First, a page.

The other thing is that the place doesn’t feel as exotic as it did when I first came here.  Last time I had barely travelled anywhere before coming to the USA, but now I’ve clocked up around 40 countries since it’s just like visiting yet another foreign place.  Only as I found with Australia, it seems a bit weird to be in a place which is obviously foreign and everyone speaks English (of a sort, anyway).

I also used the New York metro yesterday, and made a bit of a hash of it.  I got one one train, thought it was going in the wrong direction, got off it, realized I should have stayed on it, then got back on the next one.  And bloody hell, New York is big.  I only went from 135th to 42nd street, and it felt like we’d covered miles, and I was only halfway down Manhattan island.  And despite my being thoroughly familiar with London, New York is another step up in terms of people running around in a mad rush.

My plan here is to take lots of photos, do some shopping, go on the piss, and take a half-day trip out to an area of Brooklyn for some research for a story I’m working on.  And I’m supposed to be going to the US Open tennis on Monday with the chap I’m staying with, who is taking a client there and for some unfathomable reason has decided to being me along.  Incidentally, my host is an American who I met in South Carolina during my 2000 road trip, in a Wal-Mart car park of all places.  Funny how things can turn out.

Visiting Russia just got Harder

I missed this, but late last year Russia introduced compulsory fingerprinting for all foreign visitors:

Russia’s President Vladimir Putin has ordered fingerprinting of foreigners as part of the processing of visas to enter the country.

The decree, signed by Putin, explained that the move hopes to help the application of law enforcement, tackle illegal immigration and prevent terror attacks.

Decree…hopes…terror attacks.  Hmmm.  How many terror attacks within Russia have been carried out by foreigners?  And when I hear the word “decree”, why is it that I immediately think of this store?

“It is expected that biometric data will be collected mainly at the visa centers, which would make it possible to avoid long queues at the Russian diplomatic missions where, as you know, people come not only to get a visa but to resolve many other issues as well,” Yevgeny Ivanov, head of the consular department of the Russian Foreign Ministry, said.

Introducing new bureaucratic hoops will make it possible to avoid long queues?   More on that later.

The move comes after the Foreign Ministry proposed to introduce biometric data for foreigners entering Russia, in response to the EU’s proposed plan to take fingerprints of all Russians wishing to enter the Schengen area in Europe from 2015.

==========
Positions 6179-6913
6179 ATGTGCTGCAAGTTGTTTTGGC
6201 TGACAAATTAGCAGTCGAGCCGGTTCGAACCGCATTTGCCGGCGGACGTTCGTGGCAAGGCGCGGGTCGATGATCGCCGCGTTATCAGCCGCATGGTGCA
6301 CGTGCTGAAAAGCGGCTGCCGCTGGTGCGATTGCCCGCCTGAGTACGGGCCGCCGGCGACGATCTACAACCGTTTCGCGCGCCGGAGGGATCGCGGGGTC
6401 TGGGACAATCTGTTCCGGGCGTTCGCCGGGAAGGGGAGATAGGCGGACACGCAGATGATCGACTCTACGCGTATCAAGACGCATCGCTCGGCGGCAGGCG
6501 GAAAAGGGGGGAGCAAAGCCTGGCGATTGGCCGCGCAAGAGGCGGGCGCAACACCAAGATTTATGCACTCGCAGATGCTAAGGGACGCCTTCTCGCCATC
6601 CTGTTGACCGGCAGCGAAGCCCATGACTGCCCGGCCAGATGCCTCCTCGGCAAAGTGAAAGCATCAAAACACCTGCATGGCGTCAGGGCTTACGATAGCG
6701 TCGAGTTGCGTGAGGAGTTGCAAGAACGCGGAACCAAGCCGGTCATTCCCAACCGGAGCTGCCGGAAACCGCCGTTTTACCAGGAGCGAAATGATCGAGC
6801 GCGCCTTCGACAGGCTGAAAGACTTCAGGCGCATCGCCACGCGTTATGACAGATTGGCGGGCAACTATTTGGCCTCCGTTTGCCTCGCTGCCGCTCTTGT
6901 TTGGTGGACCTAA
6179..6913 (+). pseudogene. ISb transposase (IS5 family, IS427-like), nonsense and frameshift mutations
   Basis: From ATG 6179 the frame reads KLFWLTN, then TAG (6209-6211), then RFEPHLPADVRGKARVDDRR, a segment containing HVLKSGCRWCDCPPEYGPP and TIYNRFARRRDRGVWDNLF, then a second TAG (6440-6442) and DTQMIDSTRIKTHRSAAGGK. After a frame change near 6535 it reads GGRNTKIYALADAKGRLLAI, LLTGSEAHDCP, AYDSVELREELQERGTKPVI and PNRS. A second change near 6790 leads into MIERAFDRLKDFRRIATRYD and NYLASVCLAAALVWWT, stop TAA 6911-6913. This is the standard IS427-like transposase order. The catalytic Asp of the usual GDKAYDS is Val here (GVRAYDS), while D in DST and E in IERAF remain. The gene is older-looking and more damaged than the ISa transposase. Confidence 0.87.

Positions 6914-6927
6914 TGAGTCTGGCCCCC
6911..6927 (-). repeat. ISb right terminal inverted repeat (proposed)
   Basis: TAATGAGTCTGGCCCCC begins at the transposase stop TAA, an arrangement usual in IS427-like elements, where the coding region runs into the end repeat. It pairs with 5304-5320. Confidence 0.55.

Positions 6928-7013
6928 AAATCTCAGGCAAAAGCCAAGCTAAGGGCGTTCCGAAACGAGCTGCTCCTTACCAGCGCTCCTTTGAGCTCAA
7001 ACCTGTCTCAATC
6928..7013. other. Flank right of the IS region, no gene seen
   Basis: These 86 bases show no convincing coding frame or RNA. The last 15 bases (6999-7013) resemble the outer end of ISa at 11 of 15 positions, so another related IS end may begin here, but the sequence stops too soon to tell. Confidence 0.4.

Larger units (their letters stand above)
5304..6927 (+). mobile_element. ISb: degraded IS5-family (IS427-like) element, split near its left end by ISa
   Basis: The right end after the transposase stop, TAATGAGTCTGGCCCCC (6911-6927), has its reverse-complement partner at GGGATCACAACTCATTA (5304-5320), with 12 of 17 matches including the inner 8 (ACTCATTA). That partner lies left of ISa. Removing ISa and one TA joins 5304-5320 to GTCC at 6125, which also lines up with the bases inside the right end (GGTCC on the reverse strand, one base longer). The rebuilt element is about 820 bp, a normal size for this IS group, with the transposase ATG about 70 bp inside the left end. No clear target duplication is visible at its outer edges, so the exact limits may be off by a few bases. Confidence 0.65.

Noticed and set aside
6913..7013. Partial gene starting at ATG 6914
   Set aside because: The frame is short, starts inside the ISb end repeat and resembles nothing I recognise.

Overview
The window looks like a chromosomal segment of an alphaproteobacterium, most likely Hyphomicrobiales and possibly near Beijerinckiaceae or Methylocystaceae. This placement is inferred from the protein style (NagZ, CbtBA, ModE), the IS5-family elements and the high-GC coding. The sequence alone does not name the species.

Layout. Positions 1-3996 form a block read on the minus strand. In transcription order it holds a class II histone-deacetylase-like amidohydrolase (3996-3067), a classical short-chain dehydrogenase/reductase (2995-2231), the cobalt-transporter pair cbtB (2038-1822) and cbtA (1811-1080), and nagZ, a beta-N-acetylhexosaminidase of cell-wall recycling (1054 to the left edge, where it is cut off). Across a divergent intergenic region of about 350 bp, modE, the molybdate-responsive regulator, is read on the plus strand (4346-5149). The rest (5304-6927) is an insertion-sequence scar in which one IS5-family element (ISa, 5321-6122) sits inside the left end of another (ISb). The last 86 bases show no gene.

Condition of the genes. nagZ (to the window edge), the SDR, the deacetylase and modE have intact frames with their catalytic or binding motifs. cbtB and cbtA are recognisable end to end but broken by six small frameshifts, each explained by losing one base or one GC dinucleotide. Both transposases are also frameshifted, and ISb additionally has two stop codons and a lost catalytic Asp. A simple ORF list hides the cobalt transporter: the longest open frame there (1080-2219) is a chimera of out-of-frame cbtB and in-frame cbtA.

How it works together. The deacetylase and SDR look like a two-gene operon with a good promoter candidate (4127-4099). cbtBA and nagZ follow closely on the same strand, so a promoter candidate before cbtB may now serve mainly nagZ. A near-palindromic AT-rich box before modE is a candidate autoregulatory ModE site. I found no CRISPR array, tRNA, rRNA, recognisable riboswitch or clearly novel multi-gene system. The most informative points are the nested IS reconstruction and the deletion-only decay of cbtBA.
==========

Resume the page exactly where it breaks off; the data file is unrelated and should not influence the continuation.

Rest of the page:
This is half the problem with Russian immigration laws: most of them are retaliatory.  Now I’m the last person to defend western immigration requirements, and the UK’s are as dumbassed as anywhere’s, but deciding to introduce additional hurdles for visitors to Russia in response to EU proposals is simply stupid.  Putin may not have noticed but his currency collapsed recently and the Russian economy – so dependent on imports – is in the shit.  One of the best ways to bring in hard currency is to get tourists to come and swap their Euros, Dollars, and Pounds for Rubles, and this will be much easier to do with a weak domestic currency.  Erecting barriers to make the entry of those tourists harder makes no sense whatsoever, but then Russians appear content with being poorer and less well-fed in return for being able to engage in ineffectual political posturing.

I heard about this new requirement because a British friend of mine is currently going through the visa application process, and had to go to the Russian embassy in person to get fingerprinted.  The agent advised that delays of up to an hour could be expected (so much for avoiding long queues), only when he got near the front of the queue the whole system packed up and he was told “to come back tomorrow”.  So far, so Russian.  Fortunately he lives in London and so this was easy enough, but anyone coming from say Manchester and visiting one of the two centres – located in Edinburgh and London – would have had to buy another train ticket or book a hotel, and take another day off work.

And this is where Russia is going badly wrong.  There are a handful of people who want to visit Russia, and they will go through this pantomime one way or the other.  But Russia loses out on the speculative tourists who plan to go “somewhere” and then look at their options.  A few years back another friend thought about going to St. Petersburg for a weekend and asked me what was involved.  By the time I had gotten halfway through the letter of invitation, the agent, the $100-$200 fee, the form-filling, the requirement to have a hotel booking, the registration on arrival, and the rest of it, he’d already said “Nah, forget it, I’ll go somewhere else” (and the fee has gone up since the fingerprint requirement came in).  So much of European travel is people looking for quick, easy breaks.  When people have a choice of Tallinn, Riga, Vilnius, Prague, Bratislava, Budapest, Krakow and a dozens of smaller cities in Eastern Europe that they can visit without a visa, why would anyone who wasn’t specifically interested in Russia go there?  The Ukrainians figured this out back in 2005, and allowed EU citizens to enter the country visa free, thus adding Kiev to the list of cities above.  Perhaps more importantly, it meant Europeans could visit Ukraine’s prime holiday area in Crimea much more easily, and that played a large part in my decision to go there in the summer of that year.  Only now Europeans wishing to visit Crimea need a Russian visa, which can’t have done much for the visitor numbers.